One of the most frequently asked questions I get is “How do you measure how well you’re doing on LinkedIn?”. For the past eight months, I have pointed people to LinkedIn’s Social Selling Index (SSI) for the answer.
The SSI is a metric that helps individuals assess how their LinkedIn selling skills stack up against others in their field. I’ve talked about the SSI before and why it’s so important. But a lot of people have been asking for a description on exactly what it is. So, here it is.
The SSI score is a number between 0 and 100, made up of a potential 25 points in each of four categories. It is updated daily and it’s NOT public. Only you see your SSI (unless your company has the enterprise version of LinkedIn Sales Navigator).
- Establish your professional brand – The first category is all about your LinkedIn profile. Salespeople should have a professional-looking photo, a prospect-attracting headline, a descriptive summary, accurate work experience, customer recommendations, and some media like images, slides, PDFs or even video to add some “sizzle” to you profile. Maybe your company has a short video clip overview on its YouTube channel you could use. These all go a long way to establishing your professional brand.
- Find the right people – This category has to do with social prospecting. Are you using LinkedIn to search? Are you using LinkedIn to get introductions to new prospects? Are you using features like Saved Search so that LinkedIn looks for your prospects 24 hours a day, seven days a week?I love the Saved Search feature. It doesn’t matter whether I’m sleeping or on vacation, LinkedIn scans the network and sends me email emails alerting me to new prospects. Don’t forget to follow target companies, too.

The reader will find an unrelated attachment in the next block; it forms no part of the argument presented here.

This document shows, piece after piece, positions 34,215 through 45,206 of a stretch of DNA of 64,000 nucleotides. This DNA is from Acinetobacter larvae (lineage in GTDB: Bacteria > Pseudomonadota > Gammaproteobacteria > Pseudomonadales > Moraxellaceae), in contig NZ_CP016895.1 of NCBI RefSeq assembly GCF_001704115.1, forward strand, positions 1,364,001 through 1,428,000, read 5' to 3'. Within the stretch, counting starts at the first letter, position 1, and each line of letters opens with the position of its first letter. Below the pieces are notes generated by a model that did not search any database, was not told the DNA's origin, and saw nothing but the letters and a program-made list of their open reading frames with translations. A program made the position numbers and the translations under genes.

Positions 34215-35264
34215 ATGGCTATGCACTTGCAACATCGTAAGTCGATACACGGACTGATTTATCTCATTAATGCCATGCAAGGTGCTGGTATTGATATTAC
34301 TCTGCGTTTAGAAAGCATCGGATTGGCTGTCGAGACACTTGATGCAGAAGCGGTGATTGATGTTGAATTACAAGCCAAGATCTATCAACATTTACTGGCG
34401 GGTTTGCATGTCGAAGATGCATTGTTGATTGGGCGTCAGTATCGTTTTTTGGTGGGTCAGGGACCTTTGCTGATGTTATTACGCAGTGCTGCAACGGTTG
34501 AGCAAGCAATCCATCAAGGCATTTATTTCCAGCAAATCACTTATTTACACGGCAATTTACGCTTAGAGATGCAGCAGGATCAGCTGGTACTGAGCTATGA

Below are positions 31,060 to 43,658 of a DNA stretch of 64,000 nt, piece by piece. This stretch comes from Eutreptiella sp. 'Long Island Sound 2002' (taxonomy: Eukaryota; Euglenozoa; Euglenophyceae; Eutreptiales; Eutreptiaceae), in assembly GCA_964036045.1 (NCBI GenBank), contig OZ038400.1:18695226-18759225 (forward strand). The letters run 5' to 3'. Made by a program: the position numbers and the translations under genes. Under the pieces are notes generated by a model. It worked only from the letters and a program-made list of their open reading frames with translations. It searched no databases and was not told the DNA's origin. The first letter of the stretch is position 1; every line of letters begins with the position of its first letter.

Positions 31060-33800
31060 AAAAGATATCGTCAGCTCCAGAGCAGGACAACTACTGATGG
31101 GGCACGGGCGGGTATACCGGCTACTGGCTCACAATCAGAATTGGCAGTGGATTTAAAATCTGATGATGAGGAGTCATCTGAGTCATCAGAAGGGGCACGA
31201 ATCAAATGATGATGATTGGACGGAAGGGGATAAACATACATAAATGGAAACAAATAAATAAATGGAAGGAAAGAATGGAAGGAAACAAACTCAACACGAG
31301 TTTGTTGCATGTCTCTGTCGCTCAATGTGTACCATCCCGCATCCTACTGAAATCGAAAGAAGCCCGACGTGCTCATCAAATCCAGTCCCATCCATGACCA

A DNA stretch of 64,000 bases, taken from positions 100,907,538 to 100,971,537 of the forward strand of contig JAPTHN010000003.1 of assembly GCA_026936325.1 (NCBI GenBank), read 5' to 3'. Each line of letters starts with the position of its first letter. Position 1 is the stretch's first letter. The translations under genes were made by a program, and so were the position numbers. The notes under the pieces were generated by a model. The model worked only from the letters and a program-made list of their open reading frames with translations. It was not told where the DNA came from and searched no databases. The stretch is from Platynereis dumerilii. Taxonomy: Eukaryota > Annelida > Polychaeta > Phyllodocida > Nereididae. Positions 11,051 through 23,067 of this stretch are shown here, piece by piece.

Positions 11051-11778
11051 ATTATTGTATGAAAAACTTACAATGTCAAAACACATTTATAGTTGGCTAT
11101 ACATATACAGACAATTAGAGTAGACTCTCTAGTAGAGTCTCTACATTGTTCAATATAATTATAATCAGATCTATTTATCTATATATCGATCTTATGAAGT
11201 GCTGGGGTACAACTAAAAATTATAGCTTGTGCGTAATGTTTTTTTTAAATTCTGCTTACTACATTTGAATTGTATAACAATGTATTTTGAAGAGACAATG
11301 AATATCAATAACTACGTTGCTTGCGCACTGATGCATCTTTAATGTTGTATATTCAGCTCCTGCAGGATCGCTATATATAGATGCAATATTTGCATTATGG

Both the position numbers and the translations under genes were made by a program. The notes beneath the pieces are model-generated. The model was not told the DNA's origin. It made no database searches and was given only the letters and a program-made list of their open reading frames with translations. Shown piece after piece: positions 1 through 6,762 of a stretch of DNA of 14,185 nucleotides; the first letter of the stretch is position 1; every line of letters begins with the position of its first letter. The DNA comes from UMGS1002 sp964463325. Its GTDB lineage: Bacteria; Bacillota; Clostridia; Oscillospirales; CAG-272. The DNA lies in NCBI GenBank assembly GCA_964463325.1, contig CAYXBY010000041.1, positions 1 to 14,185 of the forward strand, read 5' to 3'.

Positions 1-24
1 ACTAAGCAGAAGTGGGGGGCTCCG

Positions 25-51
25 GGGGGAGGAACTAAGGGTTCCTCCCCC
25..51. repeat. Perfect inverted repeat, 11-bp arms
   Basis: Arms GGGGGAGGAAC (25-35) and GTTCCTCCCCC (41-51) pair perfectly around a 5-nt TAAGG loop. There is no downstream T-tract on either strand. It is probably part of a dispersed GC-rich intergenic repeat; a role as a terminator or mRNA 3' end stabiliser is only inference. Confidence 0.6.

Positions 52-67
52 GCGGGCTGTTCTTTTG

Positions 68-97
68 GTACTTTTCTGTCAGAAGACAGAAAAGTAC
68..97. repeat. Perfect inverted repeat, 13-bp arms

- Engage with insights – This category is typically the lowest scoring because social engagement is new to most salespeople, especially ones who started selling before social networks emerged. I advise clients to start slowly by Liking posts on their Home Page. Next, graduate to adding your Comments. Then Share content, both from your own company as well as from industry magazines and association websites. The highest level of engagement is creating original material. It’s something to strive toward, but not necessary for the typical B2B sales rep with many other responsibilities to deal with.
- Build relationships – The final category is about growing your professional network. It’s both a Quality and a Quantity game. To maximize your score in this category, you want to be connected to as many of the right kind of people as you can. Some people limit their connections to people they know well or have at least met. This can limit their ability to gain introductions and have their posts reach distant, though still relevant, audiences.
Scroll down past the preliminary number and you’ll see a chart showing your SSI over the past six weeks. Participants in my 5-week Social Selling Boot Camp use this as a convenient way to gauge their progress. We also use this SSI chart as a gamification tool to spur some friendly peer competition. Sales reps like to be at the top of the leaderboard.
If you’re a Sales or Marketing leader who would like to get a more detailed report on exactly how well your team is using LinkedIn to reach decision makers, watch this 66-second video then click the graphic below to see if your company qualifies for a complimentary LinkedIn Sales Skills Team Assessment.